Monday, October 25, 2010
Two more from Dollars for Docs: Psychiatrists Rule the Hired Guns, and "Thought Leaders" are Cash Cows
Psychiatrists are at the top of the Hired Gun list
According to Medscape, psychiatrists accept more money from drug companies for promotional speaking than any other specialty listed on ProPublica's Dollars for Docs database.
"Of the 384 physicians in the $100,000 group, 116 are psychiatrists. Leading all psychiatrists was Roueen Rafeyan, MD, in Chicago, Illinois, who received $203,936 from Eli Lilly, AstraZeneca, Johnson & Johnson, and Pfizer, mostly for professional education programs."
While discouraging, this does not surprise me, since American psychiatry has fallen into a practice style that relies on medication at the expense of getting to know patients. The slogan of the modern psychiatrist has become "I prescribe, therefore I am," and drug companies are quick to approach them with offers of cash payments in return for prescriptions. While this deal is never made explicit (it would be considered an illegal kickback), in fact the expectations underlying these financial relationships are painfully clear.
NPR Shows how "Thought Leaders" are really "Prescription Writers"
NPR ran a nice piece (which can be read here) scrutinizing whether drug companies hire speakers because they are experts, or rather because they prescribe a lot of their drugs and are good at getting other docs to follow suit.
First, they interview child psychiatrist Lance Clawson. According to this entry on the Dollars for Docs website, Dr. Clawson has spoken for Eli Lilly, which paid him $56,800 in 2009 and $7,661 in the first three months of 2010. Clawson tells NPR that he feels no guilt about these talks: "I'm going out there and trying to educate other doctors about how to treat ADHD appropriately and safely," he explains. Since Clawson said he is talking about ADHD I assume he is promoting Strattera, which is Lilly's only FDA approved ADHD medication. Strattera is, indeed, effective for ADHD, but is significantly less effective than stimulants. During Dr. Clawson's talks, I therefore wonder how much time he devotes to educating his audience about this study, which showed that Strattera is significantly less effective than Concerta, or this study, showing that Strattera is much less effective than Adderall XR. Since hired guns are forced to use only the company's slides, I suspect that Dr. Clawson educates doctors the Lilly Way, rather than the Evidence-Based Medicine Way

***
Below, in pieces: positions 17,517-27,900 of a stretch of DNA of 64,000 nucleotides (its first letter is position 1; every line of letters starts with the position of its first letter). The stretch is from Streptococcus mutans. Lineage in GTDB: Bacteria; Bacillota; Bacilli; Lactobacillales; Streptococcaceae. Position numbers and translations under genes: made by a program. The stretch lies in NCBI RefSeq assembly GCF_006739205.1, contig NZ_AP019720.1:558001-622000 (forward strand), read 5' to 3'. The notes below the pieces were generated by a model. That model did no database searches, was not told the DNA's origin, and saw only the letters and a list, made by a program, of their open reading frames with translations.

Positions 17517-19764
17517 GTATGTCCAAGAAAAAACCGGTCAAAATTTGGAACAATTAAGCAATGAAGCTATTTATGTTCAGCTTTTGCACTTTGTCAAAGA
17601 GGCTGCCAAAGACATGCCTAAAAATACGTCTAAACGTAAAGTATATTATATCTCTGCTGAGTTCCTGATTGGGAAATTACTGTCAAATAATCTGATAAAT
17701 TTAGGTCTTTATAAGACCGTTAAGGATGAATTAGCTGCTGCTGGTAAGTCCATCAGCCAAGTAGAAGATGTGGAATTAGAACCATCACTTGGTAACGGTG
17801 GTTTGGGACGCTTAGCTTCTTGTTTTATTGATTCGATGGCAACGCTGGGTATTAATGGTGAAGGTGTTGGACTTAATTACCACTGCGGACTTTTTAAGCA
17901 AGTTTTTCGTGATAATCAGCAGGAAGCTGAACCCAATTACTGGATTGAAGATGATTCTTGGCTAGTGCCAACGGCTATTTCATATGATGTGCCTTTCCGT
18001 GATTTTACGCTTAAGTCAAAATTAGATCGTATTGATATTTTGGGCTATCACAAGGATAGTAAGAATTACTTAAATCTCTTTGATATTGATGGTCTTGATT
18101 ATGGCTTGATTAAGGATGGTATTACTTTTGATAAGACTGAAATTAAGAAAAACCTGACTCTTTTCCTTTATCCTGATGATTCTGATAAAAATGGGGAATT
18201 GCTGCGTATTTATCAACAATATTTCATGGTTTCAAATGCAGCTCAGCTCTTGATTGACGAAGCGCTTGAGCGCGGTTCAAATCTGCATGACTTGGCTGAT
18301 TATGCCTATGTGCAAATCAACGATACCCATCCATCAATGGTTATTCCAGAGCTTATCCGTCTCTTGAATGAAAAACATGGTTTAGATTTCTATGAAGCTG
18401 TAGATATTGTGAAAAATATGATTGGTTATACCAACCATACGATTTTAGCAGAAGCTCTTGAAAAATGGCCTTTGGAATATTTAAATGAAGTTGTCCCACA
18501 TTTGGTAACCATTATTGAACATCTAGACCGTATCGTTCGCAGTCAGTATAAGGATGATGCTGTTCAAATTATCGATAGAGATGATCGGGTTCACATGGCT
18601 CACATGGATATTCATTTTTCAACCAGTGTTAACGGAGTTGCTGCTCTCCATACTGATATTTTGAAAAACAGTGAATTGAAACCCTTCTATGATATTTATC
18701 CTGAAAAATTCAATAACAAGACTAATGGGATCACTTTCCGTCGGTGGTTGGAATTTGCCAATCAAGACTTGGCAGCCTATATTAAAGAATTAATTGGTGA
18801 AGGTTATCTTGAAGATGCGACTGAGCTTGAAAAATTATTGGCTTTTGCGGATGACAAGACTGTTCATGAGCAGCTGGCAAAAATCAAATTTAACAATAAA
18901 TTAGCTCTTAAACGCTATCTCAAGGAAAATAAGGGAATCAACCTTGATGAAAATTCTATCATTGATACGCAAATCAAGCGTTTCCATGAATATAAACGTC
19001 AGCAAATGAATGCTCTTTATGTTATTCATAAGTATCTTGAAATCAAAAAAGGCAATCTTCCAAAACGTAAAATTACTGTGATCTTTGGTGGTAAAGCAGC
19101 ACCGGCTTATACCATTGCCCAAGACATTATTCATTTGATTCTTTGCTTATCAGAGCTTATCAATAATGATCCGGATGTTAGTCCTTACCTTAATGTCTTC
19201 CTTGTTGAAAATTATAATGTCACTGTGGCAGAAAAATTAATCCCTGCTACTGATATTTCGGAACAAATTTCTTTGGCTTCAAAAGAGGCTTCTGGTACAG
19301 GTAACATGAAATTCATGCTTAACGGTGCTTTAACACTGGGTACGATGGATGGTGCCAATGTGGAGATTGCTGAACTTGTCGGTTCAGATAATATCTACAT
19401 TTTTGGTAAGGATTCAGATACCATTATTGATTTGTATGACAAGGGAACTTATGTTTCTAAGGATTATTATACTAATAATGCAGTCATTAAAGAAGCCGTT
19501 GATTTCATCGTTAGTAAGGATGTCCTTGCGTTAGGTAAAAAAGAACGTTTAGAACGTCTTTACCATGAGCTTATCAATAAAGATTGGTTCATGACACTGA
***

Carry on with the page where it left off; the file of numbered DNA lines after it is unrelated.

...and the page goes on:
NPR then interviews a current drug rep who knows exactly why doctors such as Clawson are chosen as "thought leaders"--because they have lots of patients to whom they will prescribe lots of the company's drug.
According to the rep: "I think nowadays a thought leader is defined as a physician with a large patient population who can write a lot of pharmaceutical drugs. Period." Furthermore, according to NPR's sources, reps very closely monitor the prescriptions of speakers after they are paid to give talks, and, according to one rep, paying a speaker $1500 to give a talk may well yield $100,000 or more in extra prescriptions.
I'd be curious to get the prescription reports for Dr. Clawson's practice after he gives his talks! I'm sure his rep has the data squirreled away in the company laptop.